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What Is the Relationship between Cognitive Science and Neuroscience?

Megan Shoop
Megan Shoop

Cognitive science and neuroscience are two separate fields of study related to the brain. Though each have their own scope of research and development, there are many places where these areas intertwine and overlap. The combination of these two sciences is sometimes called cognitive neuroscience. Scientists who study cognitive science and neuroscience together typically have backgrounds in psychology and biology. Cognitive neuroscience, as the combination is called, studies how cognition and cerebral processes affect the workings in the central nervous system of the brain.

Neuroscience primarily studies the nervous system, focusing on how signals are passed from the nerve endings to the brain. Scientists then look at how these signals affect different brain areas. The general point of neuroscience is to discover which areas of the brain are connected to which parts of the body. Many neuroscientists also study where and how emotions, memories, personality traits, and other kinds of information are stored.

Scientist with beakers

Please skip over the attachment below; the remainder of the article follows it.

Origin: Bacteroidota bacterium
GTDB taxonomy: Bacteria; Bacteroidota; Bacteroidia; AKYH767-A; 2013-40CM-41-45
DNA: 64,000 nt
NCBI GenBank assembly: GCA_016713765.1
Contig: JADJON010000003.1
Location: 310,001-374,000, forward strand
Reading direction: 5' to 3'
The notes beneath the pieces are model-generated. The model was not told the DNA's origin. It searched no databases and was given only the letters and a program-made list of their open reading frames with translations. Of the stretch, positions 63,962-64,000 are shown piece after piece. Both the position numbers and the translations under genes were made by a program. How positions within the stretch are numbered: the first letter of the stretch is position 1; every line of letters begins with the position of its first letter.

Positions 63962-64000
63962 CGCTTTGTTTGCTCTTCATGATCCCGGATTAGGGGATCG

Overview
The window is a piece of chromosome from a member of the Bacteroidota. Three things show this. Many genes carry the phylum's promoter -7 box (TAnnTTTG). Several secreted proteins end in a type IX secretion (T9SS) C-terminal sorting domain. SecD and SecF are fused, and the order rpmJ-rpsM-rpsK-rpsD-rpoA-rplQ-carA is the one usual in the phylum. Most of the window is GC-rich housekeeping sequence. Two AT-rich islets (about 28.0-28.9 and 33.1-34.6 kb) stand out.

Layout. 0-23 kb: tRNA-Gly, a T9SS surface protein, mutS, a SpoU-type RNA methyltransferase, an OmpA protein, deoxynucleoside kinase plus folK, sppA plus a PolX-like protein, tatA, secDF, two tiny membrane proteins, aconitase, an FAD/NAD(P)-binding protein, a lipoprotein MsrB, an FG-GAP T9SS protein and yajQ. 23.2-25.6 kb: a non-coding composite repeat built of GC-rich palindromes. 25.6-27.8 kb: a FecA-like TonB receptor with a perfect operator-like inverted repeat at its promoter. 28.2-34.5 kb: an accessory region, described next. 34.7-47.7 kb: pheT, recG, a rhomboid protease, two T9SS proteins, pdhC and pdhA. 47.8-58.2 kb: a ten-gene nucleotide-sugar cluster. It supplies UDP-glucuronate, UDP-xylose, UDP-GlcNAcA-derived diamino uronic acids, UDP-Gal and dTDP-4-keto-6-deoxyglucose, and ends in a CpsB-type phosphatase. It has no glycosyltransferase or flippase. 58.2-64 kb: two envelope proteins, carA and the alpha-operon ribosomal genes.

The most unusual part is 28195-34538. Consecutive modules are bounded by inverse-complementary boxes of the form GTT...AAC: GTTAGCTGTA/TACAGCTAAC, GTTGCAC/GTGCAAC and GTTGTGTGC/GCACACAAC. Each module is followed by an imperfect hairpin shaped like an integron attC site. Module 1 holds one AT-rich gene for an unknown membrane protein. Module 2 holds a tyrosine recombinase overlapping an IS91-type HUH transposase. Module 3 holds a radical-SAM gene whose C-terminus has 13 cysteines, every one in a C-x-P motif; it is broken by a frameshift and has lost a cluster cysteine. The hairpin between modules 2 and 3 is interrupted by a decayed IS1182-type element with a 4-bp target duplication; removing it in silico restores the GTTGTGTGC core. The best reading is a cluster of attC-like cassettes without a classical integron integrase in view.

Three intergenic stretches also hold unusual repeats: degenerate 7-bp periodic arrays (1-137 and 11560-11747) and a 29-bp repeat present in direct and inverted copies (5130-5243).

Scientist with beakers

Through this research, neuroscience seeks to discover exactly how the nervous system works and how problems occur. Experiments with the nervous system may involve changing it temporarily to see how volunteers react and how their brain functions are affected. Such studies can also help the medical field develop treatments for nerve and brain disorders.

Generally, cognitive science studies cognition, or how new information is absorbed and processed in the brain. Such investigations can span the fields of psychology and physiology in areas like behavior and the processing of language, perception, reason, and emotion. Experiments are often done with memory-strengthening exercises, music, and different kinds of intelligence. Cognitive science and neuroscience are both interested in where and how the brain stores information, they just use the information differently.

Many scientists agree that cognitive science and neuroscience come together naturally in many instances. For example, if a cognitive scientist understands how information is processed in the brain, a neuroscientist may expand on that information by discovering how the information gets there to begin with. When working together, cognitive science and neuroscience conflate biological responses with psychology, to discover why some mental disorders exist at all.

Possibly the most important way cognitive science and neuroscience come together is in the field of medicine. Brain tumors, surgeries, head trauma, and psychological disorders may all affect the brain in some way. Neuroscientists can discover if there is any damage present and may decide what to do about it. Meanwhile, cognitive scientists may develop therapies and methods for retrieving lost information and healing tissue damage in the brain. Though they occasionally compete, cognitive science and neuroscience often fit together as easily as clockwork gears.

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      Scientist with beakers